While iPods and the like signalled a gigantic leap forward in the realm of the portable music player, the next installment was just as significant.

Smartphones and related tech rapidly enhanced availability to music on the go as well as elevated the convenience of such consumption. You mean to say a mobile phone and a music player in one?! Of course, in this age, easy access to music is just a small slice of a smartphone’s potential. 

Interestingly, the first mobile phone with a built-in MP3 music player predated the iPod. Samsung created the SPH-M2100 in South Korea in 1999 before launching the SPH-M100 (UpRoar) in the US market the following year. 

But neither SPH product or any other device was even close to being in the same league as the Apple iPhone, when it was unveiled. The launch of the first iPhone in 2007 is undoubtedly the most defining moment in this chapter of the portable music player, if not its entire history.

At the time, it was light years ahead of any opposition. The functionality, ease of use, and storage capabilities were insane, and the product singlehandedly rewrote consumer expectations.  

The first iPhone wasn’t available in Australia. In fact, it was sold in just six countries. However, the second iteration of the tech – the iPhone 3G – finally arrived Down Under in July 2008.

Nowadays, the iPhone is available in most countries, as are many competitor android products. Staggeringly, an estimated 2.24 billion iPhones have been sold since its inception.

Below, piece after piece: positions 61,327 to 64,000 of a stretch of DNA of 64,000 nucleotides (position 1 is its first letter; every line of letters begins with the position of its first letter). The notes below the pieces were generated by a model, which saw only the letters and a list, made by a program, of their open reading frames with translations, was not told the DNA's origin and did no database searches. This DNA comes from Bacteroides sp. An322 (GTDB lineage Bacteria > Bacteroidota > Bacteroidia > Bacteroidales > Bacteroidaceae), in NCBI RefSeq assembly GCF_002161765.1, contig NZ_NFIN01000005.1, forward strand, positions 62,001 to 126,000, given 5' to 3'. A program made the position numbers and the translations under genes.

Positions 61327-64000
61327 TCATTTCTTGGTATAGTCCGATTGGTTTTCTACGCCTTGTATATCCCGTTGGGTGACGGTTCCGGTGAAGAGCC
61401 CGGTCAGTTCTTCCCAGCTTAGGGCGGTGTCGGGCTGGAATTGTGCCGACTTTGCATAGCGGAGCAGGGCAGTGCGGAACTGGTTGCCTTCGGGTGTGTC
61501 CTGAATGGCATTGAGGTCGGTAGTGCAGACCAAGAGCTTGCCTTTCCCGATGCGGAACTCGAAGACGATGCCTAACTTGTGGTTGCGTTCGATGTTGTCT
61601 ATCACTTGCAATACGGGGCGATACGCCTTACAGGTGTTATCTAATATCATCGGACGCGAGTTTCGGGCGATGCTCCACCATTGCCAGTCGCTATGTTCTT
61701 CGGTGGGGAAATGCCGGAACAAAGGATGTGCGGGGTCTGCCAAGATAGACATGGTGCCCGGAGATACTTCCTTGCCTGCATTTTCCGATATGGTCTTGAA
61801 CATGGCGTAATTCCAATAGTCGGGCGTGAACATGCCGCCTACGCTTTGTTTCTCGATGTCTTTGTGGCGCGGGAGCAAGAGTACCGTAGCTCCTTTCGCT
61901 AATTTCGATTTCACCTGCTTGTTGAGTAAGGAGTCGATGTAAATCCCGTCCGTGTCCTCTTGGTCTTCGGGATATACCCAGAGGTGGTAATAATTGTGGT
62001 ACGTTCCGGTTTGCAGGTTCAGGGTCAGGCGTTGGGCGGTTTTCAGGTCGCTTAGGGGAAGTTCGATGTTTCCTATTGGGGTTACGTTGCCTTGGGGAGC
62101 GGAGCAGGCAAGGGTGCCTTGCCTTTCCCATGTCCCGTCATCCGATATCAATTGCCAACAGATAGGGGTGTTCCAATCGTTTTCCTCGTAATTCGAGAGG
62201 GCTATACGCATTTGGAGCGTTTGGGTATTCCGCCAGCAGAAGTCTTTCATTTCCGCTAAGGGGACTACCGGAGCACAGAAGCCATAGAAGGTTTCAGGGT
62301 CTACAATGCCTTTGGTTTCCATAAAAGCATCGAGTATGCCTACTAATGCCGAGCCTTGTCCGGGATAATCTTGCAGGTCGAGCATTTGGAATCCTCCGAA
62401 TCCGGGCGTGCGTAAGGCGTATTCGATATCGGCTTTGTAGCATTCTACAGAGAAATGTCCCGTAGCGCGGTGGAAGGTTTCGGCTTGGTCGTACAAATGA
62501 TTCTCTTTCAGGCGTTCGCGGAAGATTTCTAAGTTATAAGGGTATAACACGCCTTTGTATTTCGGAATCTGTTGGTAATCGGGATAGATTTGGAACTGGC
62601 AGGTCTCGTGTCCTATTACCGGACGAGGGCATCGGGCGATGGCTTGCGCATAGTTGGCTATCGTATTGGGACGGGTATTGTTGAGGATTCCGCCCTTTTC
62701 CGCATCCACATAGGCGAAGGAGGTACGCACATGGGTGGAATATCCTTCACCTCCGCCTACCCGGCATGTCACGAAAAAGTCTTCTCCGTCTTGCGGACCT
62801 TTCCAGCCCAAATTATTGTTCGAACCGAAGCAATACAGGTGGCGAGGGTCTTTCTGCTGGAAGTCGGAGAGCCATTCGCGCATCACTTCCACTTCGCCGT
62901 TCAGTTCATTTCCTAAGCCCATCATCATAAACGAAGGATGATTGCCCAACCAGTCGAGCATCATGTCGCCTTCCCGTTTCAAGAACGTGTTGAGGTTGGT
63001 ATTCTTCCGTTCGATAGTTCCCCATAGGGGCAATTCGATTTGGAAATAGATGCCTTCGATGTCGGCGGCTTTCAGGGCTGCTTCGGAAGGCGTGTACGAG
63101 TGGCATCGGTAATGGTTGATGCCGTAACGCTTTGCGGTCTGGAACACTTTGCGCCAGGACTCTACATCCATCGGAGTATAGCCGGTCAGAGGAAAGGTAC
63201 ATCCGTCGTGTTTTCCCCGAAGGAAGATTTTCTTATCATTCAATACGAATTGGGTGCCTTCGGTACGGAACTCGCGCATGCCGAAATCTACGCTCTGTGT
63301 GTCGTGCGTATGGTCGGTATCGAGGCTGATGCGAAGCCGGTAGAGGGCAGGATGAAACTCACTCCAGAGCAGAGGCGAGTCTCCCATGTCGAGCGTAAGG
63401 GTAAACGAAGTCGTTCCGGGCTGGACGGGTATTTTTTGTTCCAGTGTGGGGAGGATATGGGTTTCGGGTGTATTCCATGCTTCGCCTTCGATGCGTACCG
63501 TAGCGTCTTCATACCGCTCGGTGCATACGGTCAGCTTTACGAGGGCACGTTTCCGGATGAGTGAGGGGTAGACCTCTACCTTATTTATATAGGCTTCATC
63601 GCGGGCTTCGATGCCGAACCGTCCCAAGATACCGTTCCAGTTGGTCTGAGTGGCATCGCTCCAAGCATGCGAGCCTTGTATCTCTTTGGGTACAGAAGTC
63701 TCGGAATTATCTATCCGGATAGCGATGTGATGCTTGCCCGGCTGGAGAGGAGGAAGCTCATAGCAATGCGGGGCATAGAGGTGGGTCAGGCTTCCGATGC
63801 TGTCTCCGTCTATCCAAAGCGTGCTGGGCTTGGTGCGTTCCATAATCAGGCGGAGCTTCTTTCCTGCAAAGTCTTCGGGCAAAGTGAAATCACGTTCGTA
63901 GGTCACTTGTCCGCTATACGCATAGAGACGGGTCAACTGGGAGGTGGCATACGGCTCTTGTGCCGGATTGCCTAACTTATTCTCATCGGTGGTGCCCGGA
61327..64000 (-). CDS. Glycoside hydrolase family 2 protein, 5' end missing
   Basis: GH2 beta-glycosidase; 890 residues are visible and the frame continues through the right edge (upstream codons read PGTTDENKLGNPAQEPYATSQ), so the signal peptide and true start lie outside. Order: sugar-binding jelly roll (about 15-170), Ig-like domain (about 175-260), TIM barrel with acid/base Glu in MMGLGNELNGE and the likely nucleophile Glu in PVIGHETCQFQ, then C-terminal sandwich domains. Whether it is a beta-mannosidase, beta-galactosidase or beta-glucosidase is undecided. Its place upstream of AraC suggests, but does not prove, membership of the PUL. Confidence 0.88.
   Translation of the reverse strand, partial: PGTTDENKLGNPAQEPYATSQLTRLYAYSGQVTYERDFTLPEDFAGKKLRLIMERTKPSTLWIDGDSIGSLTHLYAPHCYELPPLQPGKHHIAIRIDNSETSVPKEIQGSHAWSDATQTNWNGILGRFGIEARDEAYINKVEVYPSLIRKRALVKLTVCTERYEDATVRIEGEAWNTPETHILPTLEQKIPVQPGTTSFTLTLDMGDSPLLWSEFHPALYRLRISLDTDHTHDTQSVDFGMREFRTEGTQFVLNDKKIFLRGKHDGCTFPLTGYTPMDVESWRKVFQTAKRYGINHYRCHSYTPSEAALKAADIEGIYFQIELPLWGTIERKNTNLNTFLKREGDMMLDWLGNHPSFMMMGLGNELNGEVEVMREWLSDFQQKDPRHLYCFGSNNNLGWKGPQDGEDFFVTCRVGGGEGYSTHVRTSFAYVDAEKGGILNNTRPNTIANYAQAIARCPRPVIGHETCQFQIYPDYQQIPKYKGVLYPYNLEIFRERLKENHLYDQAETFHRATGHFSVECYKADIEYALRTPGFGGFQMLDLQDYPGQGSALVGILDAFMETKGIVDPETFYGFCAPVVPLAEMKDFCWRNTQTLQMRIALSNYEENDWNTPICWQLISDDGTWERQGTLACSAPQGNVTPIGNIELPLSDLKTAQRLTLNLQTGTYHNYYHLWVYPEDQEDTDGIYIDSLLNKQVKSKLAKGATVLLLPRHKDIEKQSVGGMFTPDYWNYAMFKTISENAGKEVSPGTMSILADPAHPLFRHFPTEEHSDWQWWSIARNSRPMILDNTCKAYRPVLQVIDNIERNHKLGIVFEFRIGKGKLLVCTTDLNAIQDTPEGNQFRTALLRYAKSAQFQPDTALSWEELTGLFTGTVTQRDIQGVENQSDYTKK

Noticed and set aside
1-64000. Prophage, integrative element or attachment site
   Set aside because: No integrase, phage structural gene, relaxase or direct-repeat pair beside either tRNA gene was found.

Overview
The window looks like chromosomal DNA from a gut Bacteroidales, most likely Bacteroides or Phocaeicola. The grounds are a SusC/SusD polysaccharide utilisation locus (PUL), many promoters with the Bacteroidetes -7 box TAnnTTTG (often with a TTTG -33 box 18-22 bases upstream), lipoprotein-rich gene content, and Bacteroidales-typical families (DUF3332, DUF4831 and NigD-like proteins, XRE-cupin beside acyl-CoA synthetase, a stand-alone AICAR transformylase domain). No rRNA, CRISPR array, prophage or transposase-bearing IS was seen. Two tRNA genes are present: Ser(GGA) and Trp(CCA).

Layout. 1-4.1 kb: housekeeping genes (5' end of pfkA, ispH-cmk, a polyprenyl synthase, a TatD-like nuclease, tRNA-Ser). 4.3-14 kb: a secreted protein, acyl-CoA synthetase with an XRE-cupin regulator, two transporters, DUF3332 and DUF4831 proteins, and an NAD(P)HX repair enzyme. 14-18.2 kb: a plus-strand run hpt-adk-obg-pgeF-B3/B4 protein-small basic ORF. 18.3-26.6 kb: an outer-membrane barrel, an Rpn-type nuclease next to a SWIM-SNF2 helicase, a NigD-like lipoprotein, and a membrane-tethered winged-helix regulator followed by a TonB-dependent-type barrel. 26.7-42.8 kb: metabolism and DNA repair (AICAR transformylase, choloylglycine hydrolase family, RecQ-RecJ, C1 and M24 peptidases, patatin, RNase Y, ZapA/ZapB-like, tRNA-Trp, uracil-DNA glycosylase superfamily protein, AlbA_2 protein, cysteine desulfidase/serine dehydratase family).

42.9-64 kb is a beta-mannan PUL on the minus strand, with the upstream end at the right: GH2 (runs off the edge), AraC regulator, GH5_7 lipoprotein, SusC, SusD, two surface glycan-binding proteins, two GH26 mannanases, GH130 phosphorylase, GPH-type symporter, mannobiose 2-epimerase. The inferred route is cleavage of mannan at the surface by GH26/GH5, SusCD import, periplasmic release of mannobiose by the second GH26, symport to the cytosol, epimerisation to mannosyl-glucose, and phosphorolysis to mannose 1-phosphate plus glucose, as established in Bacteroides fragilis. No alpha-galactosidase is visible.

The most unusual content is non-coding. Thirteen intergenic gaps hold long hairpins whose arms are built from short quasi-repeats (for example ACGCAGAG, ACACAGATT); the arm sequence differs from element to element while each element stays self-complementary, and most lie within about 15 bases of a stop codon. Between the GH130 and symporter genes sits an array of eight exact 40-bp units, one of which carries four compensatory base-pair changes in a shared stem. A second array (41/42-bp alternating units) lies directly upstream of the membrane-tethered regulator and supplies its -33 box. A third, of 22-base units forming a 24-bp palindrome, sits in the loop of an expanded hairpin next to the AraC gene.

In 2023, there are an estimated 6.92 billion smartphone users in the world, equating to more than 85 per cent of the population.

It’s a long way forward from the days when the transistor radio was a force in the world of portable music players.


Smartphone held up to photograph a sunset.

The smartphone has completely changed the way we consume music and much more. Credit: Asap Rocky on Unsplash.

Then There Was Streaming…

While they are not devices, music sharing and streaming services warrant mention among these words. They have played a significant role in redefining the portable music-playing experience. 

Streaming services came into existence in the late 1990s and have provided plenty of controversy along the way!

The act of streaming music via smartphones was introduced around the time the iPhone was launched (clearly, that tech enabled the existing iTunes bandwagon to continue on its merry way). 

The likes of YouTube and Pandora had mobile-based streaming capabilities as far back as 2007 and were later joined by other leading platforms, such as Spotify, in delivering songs on the go.

And let’s not forget the introduction of EarPods and AirPods, tech developments that have also played a notable support role in the history of portable music players.  

Yep, we’ve come a long way. Now, what’s next?

Want another blast from the past? Check out this list of obsolete technology.


Smartphone placed on a wooden surface displaying the Spotify app.

Streaming services have become all the rage and created plenty of rage. Credit: Cezar Sampaio on Unsplash.